A partial class is only used to split the definition of a class into two or more classes in the same source code file or more than one source file. You can create a class definition in multiple files, which will be compiled as one class at run time. Also, when you create an instance of this class, you can access all the methods from all source files with the same object.

Partial Classes can be created in the same namespace. However, creating a partial class in a different namespace is impossible. So use the “partial” keyword with all the class names you want to bind with the same name of a class in the same namespace. Let’s see an example:


To learn about partial classes, visit Partial Classes in C# With Real Example.

19. What is the difference between boxing and unboxing in C#?

Boxing and Unboxing are both used for type converting, but they have some differences:


Boxing is converting a value type data type to the object or any interface data type implemented by this value type. For example, when the CLR boxes, a value means when CLR converts a value type to Object Type, it wraps the value inside a System.Object and stores it on the heap area in the application domain. 



Unboxing** **

Unboxing is also a process to extract the value type from the object or any implemented interface type. Boxing may be done implicitly, but unboxing has to be explicit by code. 

Example:** **


The concept of boxing and unboxing underlies the C# unified view of the type system in which a value of any type can be treated as an object.

To learn more about boxing and unboxing, visit Boxing and Unboxing in C#.

20. What is IEnumerable<> in C#?

IEnumerable is the parent interface for all non-generic collections in System.Collections namespace like ArrayList, HastTable, etc. that can be enumerated. The generic version of this interface is IEnumerable<T>, a parent interface of all generic collections classes in the System.Collections.Generic namespace like List<> and more. 

In System.Collections.Generic.IEnumerable<T> have only a single method which is GetEnumerator(), that returns an IEnumerator. IEnumerator provides the power to iterate through the collection by exposing a Current property and Move Next and Reset methods if we don’t have this interface as a parent, so we can’t use iteration by foreach loop or can’t use that class object in our LINQ query.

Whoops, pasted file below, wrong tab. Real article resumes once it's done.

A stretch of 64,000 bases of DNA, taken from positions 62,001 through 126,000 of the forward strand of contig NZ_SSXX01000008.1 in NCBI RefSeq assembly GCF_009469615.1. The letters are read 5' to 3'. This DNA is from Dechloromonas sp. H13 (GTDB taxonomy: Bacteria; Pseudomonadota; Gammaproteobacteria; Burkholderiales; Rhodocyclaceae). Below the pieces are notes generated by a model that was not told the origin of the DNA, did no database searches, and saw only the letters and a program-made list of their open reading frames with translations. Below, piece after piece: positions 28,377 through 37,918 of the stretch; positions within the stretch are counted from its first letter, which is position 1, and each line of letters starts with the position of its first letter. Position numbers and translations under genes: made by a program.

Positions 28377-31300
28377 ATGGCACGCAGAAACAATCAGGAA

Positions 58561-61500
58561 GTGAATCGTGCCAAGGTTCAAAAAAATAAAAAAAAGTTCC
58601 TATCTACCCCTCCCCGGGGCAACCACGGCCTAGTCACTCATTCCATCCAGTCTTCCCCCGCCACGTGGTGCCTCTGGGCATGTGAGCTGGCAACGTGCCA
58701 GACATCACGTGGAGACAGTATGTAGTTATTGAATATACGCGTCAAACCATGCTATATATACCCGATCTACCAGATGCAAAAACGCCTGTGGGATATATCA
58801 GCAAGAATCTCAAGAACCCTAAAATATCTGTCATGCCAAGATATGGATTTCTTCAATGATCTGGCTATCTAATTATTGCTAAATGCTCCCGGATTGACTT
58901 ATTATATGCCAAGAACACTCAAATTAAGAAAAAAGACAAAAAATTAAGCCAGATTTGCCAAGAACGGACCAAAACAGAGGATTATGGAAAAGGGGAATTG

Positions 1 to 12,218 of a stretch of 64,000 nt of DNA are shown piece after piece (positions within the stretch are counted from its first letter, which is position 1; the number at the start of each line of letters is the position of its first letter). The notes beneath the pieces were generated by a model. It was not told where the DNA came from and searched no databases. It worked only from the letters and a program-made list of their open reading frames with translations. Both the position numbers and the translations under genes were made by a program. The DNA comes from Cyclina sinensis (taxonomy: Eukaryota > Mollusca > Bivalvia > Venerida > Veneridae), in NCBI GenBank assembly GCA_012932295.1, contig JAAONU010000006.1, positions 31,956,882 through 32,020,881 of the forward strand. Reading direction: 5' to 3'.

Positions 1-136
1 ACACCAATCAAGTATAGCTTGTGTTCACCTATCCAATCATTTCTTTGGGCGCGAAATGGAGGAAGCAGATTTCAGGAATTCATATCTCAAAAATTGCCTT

For more details, visit Implement IEnumerable Interface in C#.

21. What is the difference between late and early binding in C#?

Early Binding and Late Binding concepts belong to polymorphism in C#. Polymorphism is the feature of object-oriented programming that allows a language to use the same name in different forms. For example, a method named Add can add integers, doubles, and decimals.

Polymorphism we have two different types to achieve: 

  • Compile Time is also known as Early Binding or Overloading.
  • Run Time is also known as Late Binding or Overriding.

Compile Time Polymorphism or Early Binding** **

In Compile time polymorphism or Early Binding, we will use multiple methods with the same name but different types of parameters or maybe the number of parameters. Because of this, we can perform different-different tasks with the same method name in the same class, also known as Method overloading.

See how we can do that in the following example:


Run Time Polymorphism or Late Binding

Run time polymorphism is also known as late binding. In Run Time Polymorphism or Late Binding, we can use the same method names with the same signatures, which means the same type or number of parameters, but not in the same class because the compiler doesn’t allow that at compile time. Therefore, we can use that bind at run time in the derived class when a child or derived class object is instantiated. That’s why we call it Late Binding. We have to create my parent class functions as partial and in the driver or child class as override functions with the override keyword. 



Learn more here, Understanding Polymorphism in C#.

22. What are the differences between IEnumerable and IQueryable?

Before we go into the differences, let's learn what IEnumerable and IQueryable are.


It is the parent interface for all non-generic collections in System.Collections namespace like ArrayList, HastTable, etc. that can be enumerated. The generic version of this interface is IEnumerable<T>, a parent interface of all generic collections classes in the System.Collections.Generic namespace, like List<> and more. 

IQueryable** **

As per MSDN, the IQueryable interface is intended for implementation by query providers. Therefore, it should only be implemented by providers that also implement IQueryable<T>. If the provider does not also implement IQueryable<T>, the standard query operators cannot be used on the provider's data source.